Christie Scandal Could Cost GOP Its Great Black Hope

Shaq defends the New Jersey governor, but the bridge scandal could cost Chris Christie—and Republicans—minority voters in 2016. 

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New Jersey Gov. Chris Christie enters the Borough Hall in Fort Lee to apologize to Mayor Mark Sokolich on Jan. 9, 2014.

Spencer Platt/Getty Images

2014 is barely a week old, and yet the year has already given us its first political scandal—one that potentially has ramifications for years to come.

A string of emails published Wednesday by the Bergen Country Record suggest that staffers in the office of New Jersey Gov. Chris Christie coaxed a Port Authority staffer to close lanes on the George Washington Bridge—crippling traffic and sparking outrage. 

The alleged motive was to punish a political foe of Christie, Fort Lee Mayor Mark Sokolich, whose residents were those most likely to be affected by the closures. In an emotional news conference on Thursday, Christie announced he had fired longtime aide Bridget Kelly, whose email triggered the chain of events. He also cut ties with his former campaign manager, Bill Stepien, who was forced to forgo his relationship with the Republican Governor’s Association, of which Christie is now head.

But Kelly and Stepien are unlikely to be the only political casualties from what some are calling “bridge-gate” and others have deemed “bridge-ghazi.” The other major loser, besides Christie himself, is the national Republican Party. Christie was the GOP’s only real hope of winning back the White House in 2016. More specifically, he was Republicans’ only hope of saving their party from completing its permanent transition into the party of older white voters.

In 2012, when the Republican electorate was whiter than it had been in decades, black voter turnout for the first time surpassed that of whites, and the party’s nominee, Mitt Romney, lost—unable to contend with President Barack Obama’s more diverse coalition. As the Pew Research Center noted, nonwhite voters made up 23.6 percent of all voters in the 2012 election, which was a record. It prompted the National Journal’s Ron Brownstein to summarize his post-2012 analysis thusly:  “Republicans Can’t Win With White Voters Alone.”

Which is why the Christie implosion is so problematic for the GOP. Of all the likely 2016 contenders, Christie is the only one with any shot of wooing and winning voters of color.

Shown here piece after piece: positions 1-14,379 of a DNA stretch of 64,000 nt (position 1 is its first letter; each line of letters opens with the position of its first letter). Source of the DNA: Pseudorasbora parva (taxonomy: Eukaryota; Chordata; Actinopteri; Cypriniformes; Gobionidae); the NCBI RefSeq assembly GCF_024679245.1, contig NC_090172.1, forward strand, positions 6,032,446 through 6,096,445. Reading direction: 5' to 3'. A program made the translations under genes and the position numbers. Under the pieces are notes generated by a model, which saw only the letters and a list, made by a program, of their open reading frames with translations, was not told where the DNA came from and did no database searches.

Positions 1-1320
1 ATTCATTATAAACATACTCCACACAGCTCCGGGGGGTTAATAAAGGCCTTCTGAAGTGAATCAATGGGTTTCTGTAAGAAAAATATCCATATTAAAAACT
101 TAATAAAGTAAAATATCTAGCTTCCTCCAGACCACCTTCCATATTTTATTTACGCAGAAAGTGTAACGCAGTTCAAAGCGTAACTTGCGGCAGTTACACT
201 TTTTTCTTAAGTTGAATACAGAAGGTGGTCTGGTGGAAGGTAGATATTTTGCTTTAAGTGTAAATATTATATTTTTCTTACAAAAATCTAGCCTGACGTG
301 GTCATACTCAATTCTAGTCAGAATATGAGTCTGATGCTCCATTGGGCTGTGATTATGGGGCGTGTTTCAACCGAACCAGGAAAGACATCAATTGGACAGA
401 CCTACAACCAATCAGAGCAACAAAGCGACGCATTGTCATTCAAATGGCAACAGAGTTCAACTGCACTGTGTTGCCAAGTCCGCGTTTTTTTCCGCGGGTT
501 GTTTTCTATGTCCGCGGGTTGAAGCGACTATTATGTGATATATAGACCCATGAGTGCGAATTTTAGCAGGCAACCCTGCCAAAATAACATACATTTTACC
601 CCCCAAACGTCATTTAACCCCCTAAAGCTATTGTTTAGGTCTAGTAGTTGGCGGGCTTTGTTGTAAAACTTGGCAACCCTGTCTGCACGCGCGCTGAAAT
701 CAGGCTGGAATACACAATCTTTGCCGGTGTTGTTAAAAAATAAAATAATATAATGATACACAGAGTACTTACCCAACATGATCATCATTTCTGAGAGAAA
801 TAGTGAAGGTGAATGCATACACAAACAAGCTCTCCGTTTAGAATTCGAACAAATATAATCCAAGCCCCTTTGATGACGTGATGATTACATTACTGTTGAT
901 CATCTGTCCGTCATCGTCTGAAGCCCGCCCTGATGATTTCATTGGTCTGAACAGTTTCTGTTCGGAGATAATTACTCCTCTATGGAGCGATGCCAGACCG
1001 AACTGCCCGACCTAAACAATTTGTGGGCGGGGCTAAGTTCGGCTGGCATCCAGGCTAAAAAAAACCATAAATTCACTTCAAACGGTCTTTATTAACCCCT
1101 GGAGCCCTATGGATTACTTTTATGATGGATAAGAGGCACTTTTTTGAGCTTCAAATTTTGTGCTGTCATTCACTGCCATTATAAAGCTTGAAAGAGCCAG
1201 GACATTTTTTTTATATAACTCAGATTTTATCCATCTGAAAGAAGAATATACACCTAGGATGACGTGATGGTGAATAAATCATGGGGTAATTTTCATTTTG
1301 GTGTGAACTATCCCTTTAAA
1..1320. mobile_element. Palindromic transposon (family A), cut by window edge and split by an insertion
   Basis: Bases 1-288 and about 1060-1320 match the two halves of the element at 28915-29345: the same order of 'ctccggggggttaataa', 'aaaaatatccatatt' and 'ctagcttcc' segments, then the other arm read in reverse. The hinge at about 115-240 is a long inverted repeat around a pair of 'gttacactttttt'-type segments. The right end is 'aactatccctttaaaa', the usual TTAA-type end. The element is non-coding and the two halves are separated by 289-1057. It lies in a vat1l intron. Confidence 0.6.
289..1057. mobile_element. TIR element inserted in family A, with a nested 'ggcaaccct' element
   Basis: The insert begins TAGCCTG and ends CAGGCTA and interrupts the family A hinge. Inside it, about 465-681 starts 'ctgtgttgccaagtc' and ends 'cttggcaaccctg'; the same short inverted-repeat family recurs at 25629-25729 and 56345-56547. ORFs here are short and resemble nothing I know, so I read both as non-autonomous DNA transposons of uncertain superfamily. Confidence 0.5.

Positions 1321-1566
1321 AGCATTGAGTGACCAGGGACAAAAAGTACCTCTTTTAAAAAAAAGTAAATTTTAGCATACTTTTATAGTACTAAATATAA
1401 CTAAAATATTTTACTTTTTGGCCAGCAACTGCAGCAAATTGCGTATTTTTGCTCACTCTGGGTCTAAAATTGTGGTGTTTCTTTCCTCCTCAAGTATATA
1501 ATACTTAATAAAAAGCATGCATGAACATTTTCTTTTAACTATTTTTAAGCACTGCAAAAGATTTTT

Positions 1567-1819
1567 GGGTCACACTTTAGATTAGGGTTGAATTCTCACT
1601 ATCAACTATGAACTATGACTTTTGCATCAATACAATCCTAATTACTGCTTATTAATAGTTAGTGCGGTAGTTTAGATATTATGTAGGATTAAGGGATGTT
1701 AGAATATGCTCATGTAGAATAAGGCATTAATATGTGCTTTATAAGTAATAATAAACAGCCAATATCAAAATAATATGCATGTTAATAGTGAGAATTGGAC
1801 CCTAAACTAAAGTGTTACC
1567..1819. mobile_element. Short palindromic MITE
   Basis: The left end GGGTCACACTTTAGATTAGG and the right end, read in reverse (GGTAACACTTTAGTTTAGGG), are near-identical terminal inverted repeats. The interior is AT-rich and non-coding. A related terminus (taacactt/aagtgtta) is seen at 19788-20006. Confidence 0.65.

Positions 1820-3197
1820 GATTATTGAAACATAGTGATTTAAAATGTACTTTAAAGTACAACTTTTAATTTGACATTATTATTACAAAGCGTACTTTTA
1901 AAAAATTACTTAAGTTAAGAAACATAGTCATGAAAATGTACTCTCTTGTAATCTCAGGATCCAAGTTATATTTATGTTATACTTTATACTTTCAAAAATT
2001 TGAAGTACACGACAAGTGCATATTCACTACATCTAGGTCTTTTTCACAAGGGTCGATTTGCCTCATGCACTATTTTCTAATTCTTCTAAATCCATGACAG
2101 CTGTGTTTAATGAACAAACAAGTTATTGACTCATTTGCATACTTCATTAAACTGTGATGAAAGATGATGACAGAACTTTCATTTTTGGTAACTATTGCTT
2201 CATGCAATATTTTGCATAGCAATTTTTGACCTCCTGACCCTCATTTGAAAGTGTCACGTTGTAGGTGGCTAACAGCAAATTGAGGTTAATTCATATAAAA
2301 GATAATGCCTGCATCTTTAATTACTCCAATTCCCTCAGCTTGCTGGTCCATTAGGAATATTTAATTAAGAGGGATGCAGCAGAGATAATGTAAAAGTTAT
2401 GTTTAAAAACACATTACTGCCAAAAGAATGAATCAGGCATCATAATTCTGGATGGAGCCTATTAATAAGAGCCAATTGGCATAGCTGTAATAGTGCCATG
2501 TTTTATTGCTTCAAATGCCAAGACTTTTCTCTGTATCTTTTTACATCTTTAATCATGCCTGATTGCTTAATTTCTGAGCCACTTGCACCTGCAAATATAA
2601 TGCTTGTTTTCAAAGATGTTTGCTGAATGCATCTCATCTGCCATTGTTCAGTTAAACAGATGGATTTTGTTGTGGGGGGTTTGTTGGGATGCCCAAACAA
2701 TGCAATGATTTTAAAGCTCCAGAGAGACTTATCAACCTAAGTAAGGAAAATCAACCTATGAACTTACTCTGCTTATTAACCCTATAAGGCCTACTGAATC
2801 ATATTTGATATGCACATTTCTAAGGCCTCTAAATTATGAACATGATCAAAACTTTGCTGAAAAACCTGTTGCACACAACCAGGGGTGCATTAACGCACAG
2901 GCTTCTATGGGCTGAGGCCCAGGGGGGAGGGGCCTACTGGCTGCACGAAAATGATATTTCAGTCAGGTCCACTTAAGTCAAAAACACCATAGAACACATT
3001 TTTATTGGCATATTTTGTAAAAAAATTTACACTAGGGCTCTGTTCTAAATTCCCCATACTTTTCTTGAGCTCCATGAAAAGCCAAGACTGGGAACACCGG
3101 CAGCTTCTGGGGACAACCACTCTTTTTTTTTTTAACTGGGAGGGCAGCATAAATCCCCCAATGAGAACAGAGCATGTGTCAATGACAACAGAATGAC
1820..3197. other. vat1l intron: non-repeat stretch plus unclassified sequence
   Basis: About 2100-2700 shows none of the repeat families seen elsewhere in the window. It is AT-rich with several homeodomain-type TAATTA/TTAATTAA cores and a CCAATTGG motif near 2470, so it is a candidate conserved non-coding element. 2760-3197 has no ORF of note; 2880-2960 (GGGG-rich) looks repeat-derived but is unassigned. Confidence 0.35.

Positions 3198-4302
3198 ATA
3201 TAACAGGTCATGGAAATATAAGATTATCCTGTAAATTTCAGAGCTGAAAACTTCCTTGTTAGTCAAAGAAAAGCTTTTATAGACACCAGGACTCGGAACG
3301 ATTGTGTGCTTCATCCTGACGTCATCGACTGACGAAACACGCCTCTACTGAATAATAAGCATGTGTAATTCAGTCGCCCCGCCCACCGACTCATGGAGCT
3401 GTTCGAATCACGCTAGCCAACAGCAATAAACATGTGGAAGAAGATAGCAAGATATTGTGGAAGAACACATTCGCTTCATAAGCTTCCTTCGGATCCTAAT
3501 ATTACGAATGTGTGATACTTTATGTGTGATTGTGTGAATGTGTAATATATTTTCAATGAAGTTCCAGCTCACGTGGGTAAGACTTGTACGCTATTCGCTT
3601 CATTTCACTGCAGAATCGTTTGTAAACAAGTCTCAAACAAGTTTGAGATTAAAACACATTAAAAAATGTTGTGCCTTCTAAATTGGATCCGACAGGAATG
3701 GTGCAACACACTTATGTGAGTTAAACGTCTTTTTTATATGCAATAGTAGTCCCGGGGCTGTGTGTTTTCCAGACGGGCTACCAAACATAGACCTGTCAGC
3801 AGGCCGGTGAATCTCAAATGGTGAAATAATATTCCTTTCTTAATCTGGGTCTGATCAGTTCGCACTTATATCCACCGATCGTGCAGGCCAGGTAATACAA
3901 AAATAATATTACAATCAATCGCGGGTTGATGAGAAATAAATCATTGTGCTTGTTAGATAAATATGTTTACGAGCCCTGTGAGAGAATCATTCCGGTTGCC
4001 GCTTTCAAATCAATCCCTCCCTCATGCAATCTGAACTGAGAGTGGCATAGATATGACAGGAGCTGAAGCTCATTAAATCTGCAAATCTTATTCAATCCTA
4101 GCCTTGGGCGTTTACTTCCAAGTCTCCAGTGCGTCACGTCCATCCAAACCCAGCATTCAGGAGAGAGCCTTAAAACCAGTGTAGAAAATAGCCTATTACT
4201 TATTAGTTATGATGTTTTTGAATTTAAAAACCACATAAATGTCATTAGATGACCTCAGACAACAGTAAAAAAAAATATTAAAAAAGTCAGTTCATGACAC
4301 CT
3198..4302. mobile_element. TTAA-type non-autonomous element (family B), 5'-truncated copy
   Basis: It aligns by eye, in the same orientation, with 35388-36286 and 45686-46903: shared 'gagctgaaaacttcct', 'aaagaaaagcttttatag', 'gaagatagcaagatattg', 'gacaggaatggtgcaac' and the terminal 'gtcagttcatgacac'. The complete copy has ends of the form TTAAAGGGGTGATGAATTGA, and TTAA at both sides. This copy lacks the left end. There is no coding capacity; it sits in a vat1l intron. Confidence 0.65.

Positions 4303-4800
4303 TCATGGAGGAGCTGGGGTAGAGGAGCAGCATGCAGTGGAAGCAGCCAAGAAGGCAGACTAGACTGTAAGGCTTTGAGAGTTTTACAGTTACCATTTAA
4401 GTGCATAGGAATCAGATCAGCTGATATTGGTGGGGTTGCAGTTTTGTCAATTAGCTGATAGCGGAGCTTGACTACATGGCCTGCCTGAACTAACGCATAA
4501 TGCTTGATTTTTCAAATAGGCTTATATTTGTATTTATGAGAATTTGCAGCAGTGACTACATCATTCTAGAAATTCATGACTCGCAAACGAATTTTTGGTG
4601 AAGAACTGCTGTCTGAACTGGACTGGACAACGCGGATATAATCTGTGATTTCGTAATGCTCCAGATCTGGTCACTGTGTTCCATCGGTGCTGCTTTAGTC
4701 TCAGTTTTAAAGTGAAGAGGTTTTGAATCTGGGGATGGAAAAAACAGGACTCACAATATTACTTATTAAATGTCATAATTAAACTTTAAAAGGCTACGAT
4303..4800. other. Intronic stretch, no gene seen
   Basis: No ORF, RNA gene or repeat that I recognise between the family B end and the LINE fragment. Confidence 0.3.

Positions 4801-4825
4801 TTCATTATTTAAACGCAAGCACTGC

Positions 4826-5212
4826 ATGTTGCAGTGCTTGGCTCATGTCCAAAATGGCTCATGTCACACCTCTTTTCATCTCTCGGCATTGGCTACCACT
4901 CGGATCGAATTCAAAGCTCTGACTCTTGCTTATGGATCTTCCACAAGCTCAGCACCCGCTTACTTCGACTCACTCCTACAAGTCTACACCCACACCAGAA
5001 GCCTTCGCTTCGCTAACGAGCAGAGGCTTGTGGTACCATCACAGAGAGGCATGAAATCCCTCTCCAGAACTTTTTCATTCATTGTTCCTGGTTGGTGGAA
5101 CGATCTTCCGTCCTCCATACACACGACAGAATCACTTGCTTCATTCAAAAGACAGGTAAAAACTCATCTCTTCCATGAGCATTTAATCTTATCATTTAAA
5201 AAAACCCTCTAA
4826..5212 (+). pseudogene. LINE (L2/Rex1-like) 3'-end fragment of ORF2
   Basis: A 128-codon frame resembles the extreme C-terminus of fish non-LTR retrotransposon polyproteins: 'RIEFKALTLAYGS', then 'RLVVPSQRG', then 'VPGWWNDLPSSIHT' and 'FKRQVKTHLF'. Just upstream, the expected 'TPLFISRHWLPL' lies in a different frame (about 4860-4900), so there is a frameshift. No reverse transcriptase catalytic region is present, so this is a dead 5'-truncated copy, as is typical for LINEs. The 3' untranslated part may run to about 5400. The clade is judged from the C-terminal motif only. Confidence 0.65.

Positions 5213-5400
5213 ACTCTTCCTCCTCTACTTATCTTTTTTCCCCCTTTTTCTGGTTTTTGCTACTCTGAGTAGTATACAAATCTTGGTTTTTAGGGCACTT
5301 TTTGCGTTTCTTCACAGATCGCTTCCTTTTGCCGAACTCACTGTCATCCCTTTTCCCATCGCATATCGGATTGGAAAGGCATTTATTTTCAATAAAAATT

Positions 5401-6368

How do we know? Because polls have said so, as have some of his high-profile celebrity supporters. As previously covered on The Root, during his re-election campaign, polls showed that his support from black voters was as high as 36 percent. That’s quite a bit higher than the 8 percent of black-voter support captured by Romney, and definitely higher than the 4 percent Sen. John McCain won in 2008.

But the reality is that the GOP doesn’t need its nominee to win 36 percent of black voters nationally to win the White House. As George W. Bush proved, getting into the double digits might be enough. Black voters are credited with delivering Ohio to the Republican in 2004. Although Bush won 11 percent of the black vote nationally, he won 13 percent in Florida and 16 percent in Ohio, in part thanks to the state’s battle over same-sex marriage at the time, which is said to have mobilized some of the community’s more socially conservative black voters.

Christie was the GOP’s best hope of replicating the Bush strategy. During his recent campaign, basketball star Shaquille O’Neal endorsed Christie after working with the governor to bring jobs back to Newark, O’Neal’s hometown. Shaq called in to TMZ on Thursday to say that he still supports the governor.

The GOP’s other likely contenders, like Kentucky Sen. Rand Paul and Texas Sen. Ted Cruz, are unlikely to make headway with voters of color. Paul is weighed down by his many verbal missteps regarding the Civil Rights Act, and more specifically the question of whether he would have supported it. Meanwhile, Cruz and others are weighed down by their inflammatory rhetoric about President Obama, as well as issues like immigration.